“It takes communication, compassion and negotiation to get results, not a bulldog in the courtroom. Nice guys don’t always finish last.”

– Scott Blumen

When are lane-splitting motorcyclists the most dangerous?

On Behalf of | Jan 11, 2024 | Auto Accident Injuries

Responsible drivers are always scanning the road so they aren’t caught off-guard by someone who makes a sudden lane change without looking or who steps out into traffic against a light or where there’s no crosswalk. Here in California, drivers also need to be on the lookout for lane-splitting motorcyclists.

Currently, California is the most lane-splitting-friendly state in the country. The California Vehicle Code (CVC) defines it as “driving a motorcycle…between rows of stopped or moving vehicles in the same lane….” Lane splitting can help prevent motorcyclists from getting stuck in traffic jams. It can even help minimize traffic congestion for others. However, a lane-splitting biker can startle a driver or even not be visible to them until it’s too late.

Conditions aren’t always safe for lane splitting

Just because lane splitting itself isn’t prohibited in California, that doesn’t mean it’s safe or allowed under all circumstances. A motorcyclist who’s lane splitting and speeding is especially dangerous to themselves, in addition to others. It’s particularly dangerous to lane split at a high speed through the stop-and-go (or just plain stopped) traffic that motorists often encounter on the state’s freeways.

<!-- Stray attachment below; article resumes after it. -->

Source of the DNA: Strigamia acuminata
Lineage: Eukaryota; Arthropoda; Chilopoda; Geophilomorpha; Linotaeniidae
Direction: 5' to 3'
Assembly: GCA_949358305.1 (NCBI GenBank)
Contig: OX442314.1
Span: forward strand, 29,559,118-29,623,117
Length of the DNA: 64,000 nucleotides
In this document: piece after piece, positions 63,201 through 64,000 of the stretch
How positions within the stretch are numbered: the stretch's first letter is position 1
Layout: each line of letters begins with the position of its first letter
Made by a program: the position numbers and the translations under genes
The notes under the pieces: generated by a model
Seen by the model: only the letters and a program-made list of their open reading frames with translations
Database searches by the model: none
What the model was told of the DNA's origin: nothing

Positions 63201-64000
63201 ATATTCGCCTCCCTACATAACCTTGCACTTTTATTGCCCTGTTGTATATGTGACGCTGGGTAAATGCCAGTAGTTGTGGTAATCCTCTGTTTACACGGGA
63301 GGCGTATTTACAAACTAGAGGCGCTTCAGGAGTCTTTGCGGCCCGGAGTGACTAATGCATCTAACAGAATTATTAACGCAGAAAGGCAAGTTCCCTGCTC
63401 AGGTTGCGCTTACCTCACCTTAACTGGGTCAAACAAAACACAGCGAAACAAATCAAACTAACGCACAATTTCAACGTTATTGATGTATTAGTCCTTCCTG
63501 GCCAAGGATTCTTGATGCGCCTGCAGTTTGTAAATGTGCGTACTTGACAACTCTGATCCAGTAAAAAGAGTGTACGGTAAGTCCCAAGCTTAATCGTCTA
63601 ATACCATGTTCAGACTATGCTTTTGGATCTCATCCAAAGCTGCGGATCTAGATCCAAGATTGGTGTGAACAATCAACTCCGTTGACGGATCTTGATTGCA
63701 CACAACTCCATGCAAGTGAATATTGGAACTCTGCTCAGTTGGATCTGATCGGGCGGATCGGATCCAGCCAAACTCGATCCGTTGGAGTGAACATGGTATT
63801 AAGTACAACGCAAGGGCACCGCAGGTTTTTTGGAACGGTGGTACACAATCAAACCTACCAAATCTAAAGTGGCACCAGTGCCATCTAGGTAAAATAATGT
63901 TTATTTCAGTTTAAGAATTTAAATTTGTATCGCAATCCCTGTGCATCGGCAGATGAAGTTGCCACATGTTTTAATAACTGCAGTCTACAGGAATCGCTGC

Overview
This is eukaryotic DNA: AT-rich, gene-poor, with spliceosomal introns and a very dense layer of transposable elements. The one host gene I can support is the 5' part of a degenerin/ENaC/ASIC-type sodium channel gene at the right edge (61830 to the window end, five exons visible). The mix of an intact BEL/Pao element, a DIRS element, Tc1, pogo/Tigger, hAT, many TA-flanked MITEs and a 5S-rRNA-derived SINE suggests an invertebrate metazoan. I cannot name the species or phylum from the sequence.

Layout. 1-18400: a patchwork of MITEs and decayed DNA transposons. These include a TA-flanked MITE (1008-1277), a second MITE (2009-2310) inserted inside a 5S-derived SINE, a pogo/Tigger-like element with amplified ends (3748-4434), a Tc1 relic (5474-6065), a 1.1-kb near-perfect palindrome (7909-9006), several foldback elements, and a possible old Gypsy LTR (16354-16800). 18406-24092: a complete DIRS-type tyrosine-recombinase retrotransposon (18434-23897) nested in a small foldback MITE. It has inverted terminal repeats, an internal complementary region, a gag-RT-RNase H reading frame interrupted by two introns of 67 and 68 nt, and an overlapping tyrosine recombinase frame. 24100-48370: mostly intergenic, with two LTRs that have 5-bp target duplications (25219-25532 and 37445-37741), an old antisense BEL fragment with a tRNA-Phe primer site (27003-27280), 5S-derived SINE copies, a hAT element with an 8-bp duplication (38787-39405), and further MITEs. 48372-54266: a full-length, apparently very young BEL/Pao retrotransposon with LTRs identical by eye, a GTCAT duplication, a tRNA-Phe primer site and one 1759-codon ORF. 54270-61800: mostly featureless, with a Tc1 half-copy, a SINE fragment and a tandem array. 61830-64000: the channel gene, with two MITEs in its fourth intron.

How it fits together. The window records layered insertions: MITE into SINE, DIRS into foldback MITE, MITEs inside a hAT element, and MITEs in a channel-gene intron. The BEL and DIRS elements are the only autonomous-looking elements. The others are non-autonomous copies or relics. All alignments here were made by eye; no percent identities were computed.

Motorcyclists who lane split have a responsibility to make sure they’re seen by drivers before they cut in front of them and not to make sudden reckless moves that could cause a collision (involving them or not). They need to take care to avoid drivers’ blind spots. This is particularly important around larger vehicles like trucks and RVs.

If you collided with a motorcyclist who was recklessly lane splitting or with another vehicle as you swerved to avoid a motorcyclist who appeared out of nowhere, you may have little or no fault for the crash. It’s crucial not to accept the blame (or financial responsibility) for others’ reckless or negligent behavior on the roads when you’re the one who should be holding a liable party accountable. By seeking legal guidance as soon as possible, you can help to protect your right to justice and compensation.